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For a stretched rubber band, it is observed experimentally that the tension $f$ is proportional to the temperature $T$ if the length $L$ is held constant. Prove that:

(a) the internal energy $U$ is a function of temperature only;


So we have the first law:

$$ dU=T dS+fdL=dQ+dW $$

The work done on the elastic band is $0$ as it is held at a fixed length. $$ \implies dU=dQ=dT/C $$

where $C$ is heat capacity. By integrating we show that $U=T/C+A$ where $A$ is an arbitrary constant of integration.

However I feel my method implies that $TdS=dQ$ as both the length and work are held constant. However I don't think heating up an elastic band is reversible so this cannot be true, which would imply work is done.

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You need to first express dS in terms of dT and dL, and then to apply one of the Maxwell equations for the partial derivative of S with respect to L at constant T. This leads to the equation $$dU=C_vdT+\left[f-T\left(\frac{\partial f}{\partial T}\right)_L\right]dL$$If f is proportional to T at constant L, then f must be of the functional form $f=T\alpha(L)$. If we substitute this into the equation for dU, we obtain:$$dU=C_vdT+(\alpha T-\alpha T)=C_vdT$$ So,$$\left(\frac{\partial U}{\partial T}\right)_L=C_v$$and $$\left(\frac{\partial U}{\partial L}\right)_T=0$$The second partial derivative of U with resect to partials of L and T must mathematically be independent of the order of differentiation. So, $$\frac{\partial^2 U}{\partial T \partial L}=\frac{\partial^2 U}{\partial L \partial T}=\left(\frac{\partial C_v}{\partial L}\right)_T=0$$ Therefore, $C_v$ for this material must be a function only of T. And, of course, the same must be true for U.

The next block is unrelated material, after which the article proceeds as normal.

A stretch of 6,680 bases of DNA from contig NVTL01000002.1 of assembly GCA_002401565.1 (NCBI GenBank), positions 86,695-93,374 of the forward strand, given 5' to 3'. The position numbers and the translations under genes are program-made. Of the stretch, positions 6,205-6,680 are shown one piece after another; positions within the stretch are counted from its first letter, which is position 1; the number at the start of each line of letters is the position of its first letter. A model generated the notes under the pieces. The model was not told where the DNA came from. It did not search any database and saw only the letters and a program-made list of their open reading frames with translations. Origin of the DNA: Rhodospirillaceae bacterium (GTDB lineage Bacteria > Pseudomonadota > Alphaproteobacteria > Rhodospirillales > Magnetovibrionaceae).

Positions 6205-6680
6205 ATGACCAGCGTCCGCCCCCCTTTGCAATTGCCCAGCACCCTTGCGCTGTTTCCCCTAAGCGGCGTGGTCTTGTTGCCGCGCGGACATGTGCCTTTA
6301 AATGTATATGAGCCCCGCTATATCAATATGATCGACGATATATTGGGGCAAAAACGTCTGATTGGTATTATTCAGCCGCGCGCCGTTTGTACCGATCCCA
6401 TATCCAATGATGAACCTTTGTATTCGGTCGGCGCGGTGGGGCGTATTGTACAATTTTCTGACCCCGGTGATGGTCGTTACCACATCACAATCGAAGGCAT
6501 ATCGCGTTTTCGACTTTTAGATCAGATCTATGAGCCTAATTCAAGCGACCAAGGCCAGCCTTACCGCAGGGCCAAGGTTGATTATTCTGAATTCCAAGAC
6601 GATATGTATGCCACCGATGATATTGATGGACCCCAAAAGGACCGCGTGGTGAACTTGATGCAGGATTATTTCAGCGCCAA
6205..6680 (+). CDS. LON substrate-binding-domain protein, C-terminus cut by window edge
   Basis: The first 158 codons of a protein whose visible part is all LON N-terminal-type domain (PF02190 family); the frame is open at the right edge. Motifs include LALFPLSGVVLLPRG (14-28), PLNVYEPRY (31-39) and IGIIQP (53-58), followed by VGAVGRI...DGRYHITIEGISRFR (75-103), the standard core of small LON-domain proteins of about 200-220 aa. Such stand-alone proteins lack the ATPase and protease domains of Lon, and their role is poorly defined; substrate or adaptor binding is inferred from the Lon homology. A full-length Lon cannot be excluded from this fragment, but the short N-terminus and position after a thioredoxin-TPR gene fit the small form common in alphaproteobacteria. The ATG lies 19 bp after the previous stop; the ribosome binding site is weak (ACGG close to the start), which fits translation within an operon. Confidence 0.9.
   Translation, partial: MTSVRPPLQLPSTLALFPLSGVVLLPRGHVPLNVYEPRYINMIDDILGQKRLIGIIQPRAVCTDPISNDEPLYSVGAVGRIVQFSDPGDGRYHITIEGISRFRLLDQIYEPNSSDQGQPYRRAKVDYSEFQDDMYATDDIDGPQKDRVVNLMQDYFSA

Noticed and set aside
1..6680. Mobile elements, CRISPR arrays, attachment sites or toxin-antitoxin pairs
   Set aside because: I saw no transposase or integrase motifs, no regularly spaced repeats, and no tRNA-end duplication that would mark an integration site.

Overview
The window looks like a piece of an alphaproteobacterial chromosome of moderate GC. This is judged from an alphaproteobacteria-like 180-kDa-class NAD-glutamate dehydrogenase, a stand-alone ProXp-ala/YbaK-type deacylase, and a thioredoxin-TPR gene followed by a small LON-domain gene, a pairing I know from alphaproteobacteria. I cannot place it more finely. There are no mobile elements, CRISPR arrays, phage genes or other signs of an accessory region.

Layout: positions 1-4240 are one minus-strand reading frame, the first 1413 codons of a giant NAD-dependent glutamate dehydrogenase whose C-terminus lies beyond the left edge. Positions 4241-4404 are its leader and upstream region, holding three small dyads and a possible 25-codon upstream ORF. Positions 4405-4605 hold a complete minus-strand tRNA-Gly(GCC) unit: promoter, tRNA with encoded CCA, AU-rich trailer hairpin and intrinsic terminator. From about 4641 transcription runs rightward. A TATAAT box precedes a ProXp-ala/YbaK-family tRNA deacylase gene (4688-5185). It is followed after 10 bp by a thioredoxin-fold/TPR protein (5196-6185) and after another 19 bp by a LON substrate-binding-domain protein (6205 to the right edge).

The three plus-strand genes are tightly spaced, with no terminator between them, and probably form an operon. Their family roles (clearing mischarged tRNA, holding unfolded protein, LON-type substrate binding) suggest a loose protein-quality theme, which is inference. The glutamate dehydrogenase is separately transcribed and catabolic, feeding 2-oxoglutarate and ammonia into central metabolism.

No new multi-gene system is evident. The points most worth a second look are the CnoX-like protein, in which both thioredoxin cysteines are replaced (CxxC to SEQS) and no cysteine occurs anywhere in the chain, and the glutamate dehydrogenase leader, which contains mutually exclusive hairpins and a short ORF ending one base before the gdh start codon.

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  • $\begingroup$ Could you please add a few intermediate steps leading up to the equation you have shown? I tried to work it out on my own but failed. What is given is that $\frac{\partial f}{\partial T}|_L=\alpha$ in which $\alpha$ is a constant. But $f$ in the second parenthesis on the RHS of your equation is a function of both $T$ and $L$ and it is not clear why $U$ should be a function of $T$ alone. $\endgroup$
    – Deep
    Aug 10 '17 at 5:36
  • $\begingroup$ @Deep. I hope my fleshing out of the analysis helps. I will be pleased to answer any additional questions. $\endgroup$ Aug 10 '17 at 12:19
  • $\begingroup$ +1 Nice. Why do you think a function of the form $f=\alpha T+g(L)$, where $\alpha$ is constant and $g$ is some function not applicable here? I ask because then we would have $dU=C_vdT+g(L)dL$. $\endgroup$
    – Deep
    Aug 11 '17 at 6:46
  • $\begingroup$ @Deep The problem statement says that f is proportional to T, not just linear in T. $\endgroup$ Aug 11 '17 at 12:18
  • $\begingroup$ I guess you are right. $\endgroup$
    – Deep
    Aug 11 '17 at 12:31

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